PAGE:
Happy Equinox, everyone. May Winter’s pall make way for Spring’s more inviting shawl.
As it looked through the haze
The Sun saw it then;
The seed was a seed no more,
But with Spring’s eyes
It had shed its disguise
And was coming at last
To full bloom.
Out at last
From Winter’s gloom.
(c) Michelle Gilberthorpe, Northern Tamarisk, 2018
This is an interesting read for anyone interested in Ancient Egyptian and Nubian history, as well as those interested in tattoos in general. The article is short but talks about different styles, symbolism, tools and pigments used.
Egyptologists previously believed that tattoos carried a fertility or erotic significance and applied only to women in ancient Egypt — a belief that is now challenged by these new findings. Friedman points out that the wild bull was a symbol of male potency in ancient Egypt… They suggest that ‘Gebelein Woman’s’ tattoos, on the other hand, may indicate “ceremonial or ritual” involvement based on their similarities to motifs on Predynastic ceramics, figurines, and a tattoo from the late New Kingdom (1,539-1,077 BC).
You can read the full article here:
On this Remembrance Sunday
I wear my Poppy to remember the fallen,
To remember my family and Ancestors Who fought and gave their lives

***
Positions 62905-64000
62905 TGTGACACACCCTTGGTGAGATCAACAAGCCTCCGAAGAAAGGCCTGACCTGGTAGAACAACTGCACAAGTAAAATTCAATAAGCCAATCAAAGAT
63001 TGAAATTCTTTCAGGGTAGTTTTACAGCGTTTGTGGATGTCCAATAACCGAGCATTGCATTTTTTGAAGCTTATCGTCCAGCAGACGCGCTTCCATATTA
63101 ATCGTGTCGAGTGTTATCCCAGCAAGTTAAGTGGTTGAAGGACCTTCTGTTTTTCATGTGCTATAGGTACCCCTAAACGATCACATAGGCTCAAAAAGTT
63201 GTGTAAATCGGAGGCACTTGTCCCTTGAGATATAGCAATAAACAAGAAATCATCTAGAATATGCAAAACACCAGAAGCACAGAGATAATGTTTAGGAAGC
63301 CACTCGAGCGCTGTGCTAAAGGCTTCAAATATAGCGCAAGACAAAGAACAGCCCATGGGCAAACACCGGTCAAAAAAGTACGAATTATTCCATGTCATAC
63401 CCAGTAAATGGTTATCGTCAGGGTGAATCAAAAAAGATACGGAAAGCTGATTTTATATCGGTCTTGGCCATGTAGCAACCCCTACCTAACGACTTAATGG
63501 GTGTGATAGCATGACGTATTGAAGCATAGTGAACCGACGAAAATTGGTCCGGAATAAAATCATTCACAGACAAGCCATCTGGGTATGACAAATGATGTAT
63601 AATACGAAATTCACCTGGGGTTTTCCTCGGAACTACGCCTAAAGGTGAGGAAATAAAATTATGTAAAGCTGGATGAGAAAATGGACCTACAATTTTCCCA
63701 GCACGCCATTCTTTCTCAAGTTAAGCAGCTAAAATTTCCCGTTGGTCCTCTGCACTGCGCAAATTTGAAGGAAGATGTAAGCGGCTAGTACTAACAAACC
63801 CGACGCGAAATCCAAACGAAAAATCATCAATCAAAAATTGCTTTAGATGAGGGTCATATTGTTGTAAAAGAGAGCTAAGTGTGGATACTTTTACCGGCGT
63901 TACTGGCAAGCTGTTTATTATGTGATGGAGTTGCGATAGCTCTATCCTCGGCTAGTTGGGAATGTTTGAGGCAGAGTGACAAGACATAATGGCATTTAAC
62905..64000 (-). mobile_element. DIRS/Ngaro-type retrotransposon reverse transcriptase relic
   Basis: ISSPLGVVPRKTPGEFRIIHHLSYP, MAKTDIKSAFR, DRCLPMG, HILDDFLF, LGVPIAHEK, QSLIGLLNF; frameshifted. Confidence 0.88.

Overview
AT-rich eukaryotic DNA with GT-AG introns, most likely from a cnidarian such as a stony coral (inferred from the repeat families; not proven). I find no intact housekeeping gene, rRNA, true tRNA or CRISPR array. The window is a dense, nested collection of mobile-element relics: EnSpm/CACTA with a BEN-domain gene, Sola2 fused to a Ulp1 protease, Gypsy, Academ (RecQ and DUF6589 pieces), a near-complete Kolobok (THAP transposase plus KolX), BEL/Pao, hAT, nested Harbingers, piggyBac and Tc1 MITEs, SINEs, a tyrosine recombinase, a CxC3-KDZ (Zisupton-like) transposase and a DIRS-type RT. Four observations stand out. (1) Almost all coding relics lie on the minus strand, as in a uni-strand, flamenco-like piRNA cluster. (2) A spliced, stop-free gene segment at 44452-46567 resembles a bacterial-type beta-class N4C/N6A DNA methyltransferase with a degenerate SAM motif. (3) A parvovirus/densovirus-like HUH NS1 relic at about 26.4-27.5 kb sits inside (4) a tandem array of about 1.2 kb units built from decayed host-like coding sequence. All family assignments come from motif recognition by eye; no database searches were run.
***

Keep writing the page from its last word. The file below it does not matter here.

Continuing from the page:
And hearts for freedom.
I remember those who fought
To maintain the liberties
Of their families and people,
And I honour them for their sacrifice.
May they now know peace,
May they be remembered.
May the freedom we have
Because of them
Never be taken for granted.
(c) Michelle Gilberthorpe, Northern Tamarisk, 2017
It is a very human trait to fear death and the darkness, but many ancient and indigenous cultures understand that there is a greater cycle to life. In doing so they respect these forces and understand their place in the world, and in the universe(s) we live in.
Many Deities and Spirits have an element of darkness within them, like the Tao symbol, with Yin and Yang each having a seed of the other within. Some are darker than others, some are more of the light, but each have elements of both that can teach us.
For what is life if not day and night, light and shade? Even those destructive moments strip away the old to leave the potential for a new way of life. As the moon shines in the night it lights our way through the darkness of the nocturnal hours, just as those who are darker in nature can teach us to find and follow our own pathway – ‘to thine own self be true’. Many of these so-called darker Deities have protective aspects, and can teach triumph through adversity. often they embody our own worst fears, ones we must ultimately face, or else how can we truly enjoy life in all its aspects?
Give the dark the respect it is due, and you may just find the seed of light – the moon – to guide you through it. Continue reading
Dung beetles are guided by taking note of where they are in relation to the stars. This is a great link to Khepera, the scarab beetle who rolls Ra’s Sun disc through the sky each day.
Good Swan, Bad Swan: Dancing Swan Lake: http://www.bbc.co.uk/iplayer/episode/p01s4wy9 via @bbciplayer
I’ve loved ballet since I was very young, and Swan Lake always captivated me. This documentary explores the mythology of the Swan Maiden, and the psychology behind the characters of Odette and Odile.
We are reminded of duality through this double role. Odette, the White Swan, is the unobtainable ideal of the Prince, innocence and light. Odile, the Black Swan, is desire, sensuality, manipulation and the dark.